In case you don’t believe the government-telcomm complex isn’t already too powerful, consider the following: Duh’bya was determined to get his surveillance grid set up only weeks after stealing the White House. When Quest refused, they were ostracized and vilified by the government. Then Duh’bya allowed 9/11 to happen to justify the spying. Recently, a report about the “bill” from The Seminal submitted to Digg had over 500 digs, yet was kept off the front page. TechCrunch noticed this. Telecomm money is suspected.

The timing of this bullshit bill could not be any worse as Sweden’s Parliament passes its own domestic spying bill. From Sveriges Radio International 19-Jun-2008:

The Swedish Parliament passed the controversial bill to permit the National Defense Radio Establishment to monitor all SMS, e-mail, and other data traffic crossing Swedish borders Wednesday evening with 143 in favor and 138 opposed, and 1 abstention.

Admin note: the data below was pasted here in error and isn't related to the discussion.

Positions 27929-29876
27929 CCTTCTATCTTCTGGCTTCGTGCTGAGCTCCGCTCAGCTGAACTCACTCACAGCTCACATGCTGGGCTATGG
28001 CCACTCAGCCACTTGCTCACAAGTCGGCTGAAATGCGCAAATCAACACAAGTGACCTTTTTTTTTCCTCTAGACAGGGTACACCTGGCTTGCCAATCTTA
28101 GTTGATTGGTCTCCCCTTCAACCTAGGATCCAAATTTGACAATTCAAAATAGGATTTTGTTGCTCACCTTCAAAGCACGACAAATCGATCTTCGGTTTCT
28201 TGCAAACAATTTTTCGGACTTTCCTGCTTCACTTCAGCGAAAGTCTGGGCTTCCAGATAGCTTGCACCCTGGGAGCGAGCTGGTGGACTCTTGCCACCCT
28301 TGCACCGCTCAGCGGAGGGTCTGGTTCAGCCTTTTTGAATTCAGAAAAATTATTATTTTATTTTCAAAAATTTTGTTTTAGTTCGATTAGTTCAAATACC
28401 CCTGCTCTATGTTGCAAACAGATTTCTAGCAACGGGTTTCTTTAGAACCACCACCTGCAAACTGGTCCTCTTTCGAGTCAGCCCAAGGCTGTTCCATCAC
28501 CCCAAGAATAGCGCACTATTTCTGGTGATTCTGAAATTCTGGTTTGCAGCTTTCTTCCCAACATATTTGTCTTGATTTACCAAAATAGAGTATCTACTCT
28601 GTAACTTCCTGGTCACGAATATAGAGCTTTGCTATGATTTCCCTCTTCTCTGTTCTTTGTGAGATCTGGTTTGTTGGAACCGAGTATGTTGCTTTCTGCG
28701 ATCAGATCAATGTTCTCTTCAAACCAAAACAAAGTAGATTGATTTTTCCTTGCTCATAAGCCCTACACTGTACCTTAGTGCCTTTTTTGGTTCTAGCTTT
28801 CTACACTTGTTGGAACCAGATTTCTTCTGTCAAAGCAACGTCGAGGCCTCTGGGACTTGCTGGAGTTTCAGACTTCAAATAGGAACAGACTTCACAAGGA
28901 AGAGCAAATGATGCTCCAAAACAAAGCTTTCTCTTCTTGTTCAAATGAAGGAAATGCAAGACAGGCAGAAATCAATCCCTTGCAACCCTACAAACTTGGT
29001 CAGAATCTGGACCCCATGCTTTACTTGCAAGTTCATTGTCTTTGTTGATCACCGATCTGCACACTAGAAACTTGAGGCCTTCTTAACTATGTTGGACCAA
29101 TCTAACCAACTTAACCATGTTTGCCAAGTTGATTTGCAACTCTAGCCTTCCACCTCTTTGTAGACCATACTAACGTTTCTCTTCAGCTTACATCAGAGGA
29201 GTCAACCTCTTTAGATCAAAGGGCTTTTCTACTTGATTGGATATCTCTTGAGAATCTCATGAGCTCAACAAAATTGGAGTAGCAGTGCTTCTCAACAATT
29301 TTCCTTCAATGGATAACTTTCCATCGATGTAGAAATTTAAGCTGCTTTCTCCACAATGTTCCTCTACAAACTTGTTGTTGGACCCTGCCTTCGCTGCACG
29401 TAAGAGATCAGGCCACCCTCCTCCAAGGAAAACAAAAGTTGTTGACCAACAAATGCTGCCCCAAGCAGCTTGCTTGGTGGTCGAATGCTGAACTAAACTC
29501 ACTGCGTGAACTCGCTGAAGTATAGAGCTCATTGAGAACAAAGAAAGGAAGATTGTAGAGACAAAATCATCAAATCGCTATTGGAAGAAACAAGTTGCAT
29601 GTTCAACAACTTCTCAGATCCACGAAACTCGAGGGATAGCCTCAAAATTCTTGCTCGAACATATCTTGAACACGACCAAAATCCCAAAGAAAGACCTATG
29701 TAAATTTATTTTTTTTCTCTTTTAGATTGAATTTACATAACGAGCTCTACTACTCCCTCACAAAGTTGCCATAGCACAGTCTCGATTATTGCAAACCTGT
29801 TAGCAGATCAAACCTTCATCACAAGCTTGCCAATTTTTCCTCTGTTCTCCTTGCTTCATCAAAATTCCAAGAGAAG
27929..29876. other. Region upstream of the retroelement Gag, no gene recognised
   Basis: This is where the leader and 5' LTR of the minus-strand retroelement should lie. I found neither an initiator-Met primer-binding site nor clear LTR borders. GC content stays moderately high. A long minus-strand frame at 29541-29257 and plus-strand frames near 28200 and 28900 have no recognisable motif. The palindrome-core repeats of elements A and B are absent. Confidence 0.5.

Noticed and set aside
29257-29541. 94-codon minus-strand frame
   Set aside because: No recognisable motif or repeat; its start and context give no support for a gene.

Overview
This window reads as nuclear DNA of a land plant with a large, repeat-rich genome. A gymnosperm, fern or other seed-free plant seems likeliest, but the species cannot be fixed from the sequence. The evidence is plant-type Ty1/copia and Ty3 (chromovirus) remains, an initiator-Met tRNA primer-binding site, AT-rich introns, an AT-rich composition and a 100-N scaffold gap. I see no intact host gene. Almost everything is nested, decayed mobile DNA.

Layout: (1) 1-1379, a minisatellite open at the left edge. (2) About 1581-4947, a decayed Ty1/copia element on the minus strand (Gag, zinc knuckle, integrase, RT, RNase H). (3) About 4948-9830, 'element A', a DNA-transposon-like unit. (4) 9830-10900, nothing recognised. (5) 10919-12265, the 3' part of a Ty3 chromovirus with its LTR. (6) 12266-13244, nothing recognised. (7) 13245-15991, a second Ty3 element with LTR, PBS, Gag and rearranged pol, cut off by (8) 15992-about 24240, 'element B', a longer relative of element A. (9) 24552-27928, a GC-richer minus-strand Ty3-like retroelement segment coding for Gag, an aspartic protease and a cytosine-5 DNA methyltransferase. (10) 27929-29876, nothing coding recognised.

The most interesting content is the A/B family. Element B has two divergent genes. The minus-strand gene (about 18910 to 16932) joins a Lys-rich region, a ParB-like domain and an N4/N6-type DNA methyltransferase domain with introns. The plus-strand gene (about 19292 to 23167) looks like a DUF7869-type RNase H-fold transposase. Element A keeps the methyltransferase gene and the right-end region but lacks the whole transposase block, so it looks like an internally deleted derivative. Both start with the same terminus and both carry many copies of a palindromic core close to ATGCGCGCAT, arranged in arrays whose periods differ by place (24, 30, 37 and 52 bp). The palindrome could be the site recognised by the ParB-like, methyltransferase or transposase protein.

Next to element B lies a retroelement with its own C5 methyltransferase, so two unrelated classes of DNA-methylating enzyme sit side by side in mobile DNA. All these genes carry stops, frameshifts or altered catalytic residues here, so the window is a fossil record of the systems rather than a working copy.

Only one of the center-right coalition government MP’s voted against the plans, and another abstained. Liberal MP Camilla Lindberg said that in most issues she agreed with her party, but at some times you have to draw the line. Other potential government rebels were either not in parliament, or voted in favor of a new deal, made Wednesday, which set up even more checks and balances on the surveillance system.

But protesters claim that the deal is purely cosmetic, and nothing has really changed. Organizations such as Journalist unions, newspaper publishers associations, the Swedish bar council, Police authorities, the Swedish Security Service and above all, countless political blogs have all been negative to the new law. It will now come into effect next year.

Note: If the link does not work, click here to access the English-language site and use their search engine for “surveillance bill.”


Final words… that, hopefully, won’t be final words. About the only good thing that be said about this traitorous telco spying bullshit is that America will have a regime change in a few months, hopefully in Ralph Nader’s favor, and this “bill” will head straight to the shredder before it becomes an enforceable “law.”